Tech Insight: 5 Approaches To Decaffeinating Java ExploitsMost enterprises might be stuck with Java, but there are ways reduce the effectiveness of recent and future zero-day exploits
The recent zero-day exploit for Java left enterprises scrambling to protect their networks from the active exploits out in the wild. The effectiveness of the exploit, its active use by exploit kits like Blackhole, and a window of time with no patch meant no one was safe -- at least not anyone who hadn't already taken steps to neuter Java by uninstalling or uncoupling it from their Web browsers.
Unfortunately, much misinformation has been published on what uses Java, which of those things are threatened by this exploit, and how to protect against the exploit. Before we focus on how to protect against the current (and future) Java exploits, let's quickly address the first two items.
Second, it is this Java interface within Web browsers that exposes the vulnerable Java Runtime Environment (JRE) to malicious Java applets -- and not the server-side Java apps -- hat is vulnerable. If you want to know more about those two items, then take a look at Brian Krebs' piece, "What You Need to Know About the Java Exploit."
With those two items out of the way, let's dig into the top five ways to protect against the recent Java exploit, plus future Java zero-day exploits we'll likely see in the coming weeks and months.
1. Install Java 7 Update 11
Originally, this item was listed as "Do Nothing," but I didn't want to give the wrong impression. Installing the latest version prevents the recent zero-day exploit and requires users to explicitly acknowledge and allow unsigned Java applets to run each time. That's more that "doing nothing," though it does not do much in the way of mitigating future exploits. It's not like an attacker could ever steal a company's code-signing certificate that could be used to sign malicious Java applet.
2. Uninstall Java
This is highly effective ... for everyone except businesses that require Java for financial, reporting, and other types of business software built on Java. For example, does your company use any Oracle Forms Applications, firewall, and/or network management tools written in Java or some Cisco business products that leverage Java? If so, then this option isn't for you; you're stuck with Java indefinitely.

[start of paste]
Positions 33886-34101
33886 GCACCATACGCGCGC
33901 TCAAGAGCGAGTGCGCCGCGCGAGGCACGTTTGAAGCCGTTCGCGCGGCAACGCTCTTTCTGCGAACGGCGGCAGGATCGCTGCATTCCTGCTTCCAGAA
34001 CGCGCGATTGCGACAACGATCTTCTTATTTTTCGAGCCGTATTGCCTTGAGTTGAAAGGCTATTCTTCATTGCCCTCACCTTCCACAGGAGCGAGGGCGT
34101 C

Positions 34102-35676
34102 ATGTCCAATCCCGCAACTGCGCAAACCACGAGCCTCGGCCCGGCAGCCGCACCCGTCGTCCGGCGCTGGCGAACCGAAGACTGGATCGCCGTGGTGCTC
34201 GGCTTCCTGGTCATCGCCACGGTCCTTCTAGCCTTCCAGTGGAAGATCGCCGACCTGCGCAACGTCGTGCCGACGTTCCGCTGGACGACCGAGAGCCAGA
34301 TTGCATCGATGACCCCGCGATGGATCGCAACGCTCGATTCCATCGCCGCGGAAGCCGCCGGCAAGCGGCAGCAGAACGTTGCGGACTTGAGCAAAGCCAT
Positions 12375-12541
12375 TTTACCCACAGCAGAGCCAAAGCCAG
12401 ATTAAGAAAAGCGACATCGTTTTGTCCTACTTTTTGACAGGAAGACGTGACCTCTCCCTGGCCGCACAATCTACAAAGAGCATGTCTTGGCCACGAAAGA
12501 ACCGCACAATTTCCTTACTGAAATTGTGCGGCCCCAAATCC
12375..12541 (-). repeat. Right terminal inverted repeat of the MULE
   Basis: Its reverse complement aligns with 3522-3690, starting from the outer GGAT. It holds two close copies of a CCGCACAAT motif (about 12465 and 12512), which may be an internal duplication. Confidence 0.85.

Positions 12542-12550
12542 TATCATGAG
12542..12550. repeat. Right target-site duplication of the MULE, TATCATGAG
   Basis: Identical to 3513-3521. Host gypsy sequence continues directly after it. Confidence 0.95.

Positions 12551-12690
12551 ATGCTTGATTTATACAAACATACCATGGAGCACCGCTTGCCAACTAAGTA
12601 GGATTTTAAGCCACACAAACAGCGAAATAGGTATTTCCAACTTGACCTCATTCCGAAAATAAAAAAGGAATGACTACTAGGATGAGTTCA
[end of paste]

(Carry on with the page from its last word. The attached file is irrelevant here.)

3. Allowing Java Only In Restricted Virtual Machines
Virtualization is one approach that can be used to provide a sandbox on the desktops of users that require Java for particular types of applications. Java could be completely uninstalled from users' workstations yet allowed to run inside of a virtual machine on those same workstations. Similar configurations have been used to isolate sensitive applications to be run from only virtual machines, so why not do the same for Java?
To tighten the security further, the Web browsers and network traffic from the virtual machine could be restricted to lists of predefined servers and Web applications, limiting the likelihood that casual browsing from the virtual machine could lead to compromise. And if Java were exploited through a Web browser in the virtual machine, the virtual machine could easily be reverted to a previous state or deleted and redeployed to its original state.
4. Decouple Java From The Web Browser
Removing Java from the Web browser is one of the more effective methods to keep Java on the desktop while mitigating the zero-day's method of attack. It is also likely to have the least impact on enterprise environments since the majority of enterprise Java applications are standalone applications. These applications run within the Java Runtime Environment and are not Java applets running within a Web browser.
With the release of Java 7 Update 10, Oracle has included the ability to easily decouple Java from the Web browser. Details on how to do this are located here: "Oracle: How do I disable Java in my Web browser?"
5. Use Separate Web Browsers -- And Only One with Java Enabled
This option is similar to No. 4 where Java is disabled within the Web browser. The difference is that this approach allows for more than one Web browser (i.e., Internet Explorer, Google Chrome, Firefox) to be installed on workstations, but only one has Java enabled in it. One browser can be used for daily Web browsing, another browser for more sensitive transactions, and maybe a third browser that has Java enabled and used only for websites that require Java.
The difficulty with this last approach is that it requires user training on which browser is appropriate for the task being performed. Technical controls can be put in place to prevent users from using a particular Web browser for the wrong task. The browsers could be configured to the security level that fits with their purpose. Proxy servers can define that limit with which sites the Web browsers can communicate.
Is this last approach practical? It depends on the organization, whether some of these controls are already in place, and if the number of Java applications being used is worth the time and effort required to implement the controls.
[The continued waves of Java zero-days have security experts recommending that enterprises re-evaluate how they use Java. See The Death Of Java In The Enterprise?]
Before deciding on one of the methods above, first take an inventory of which applications require Java, the users and/or groups that use those applications, and where Java is currently installed. Having that data in hand will help make choosing an option much easier.
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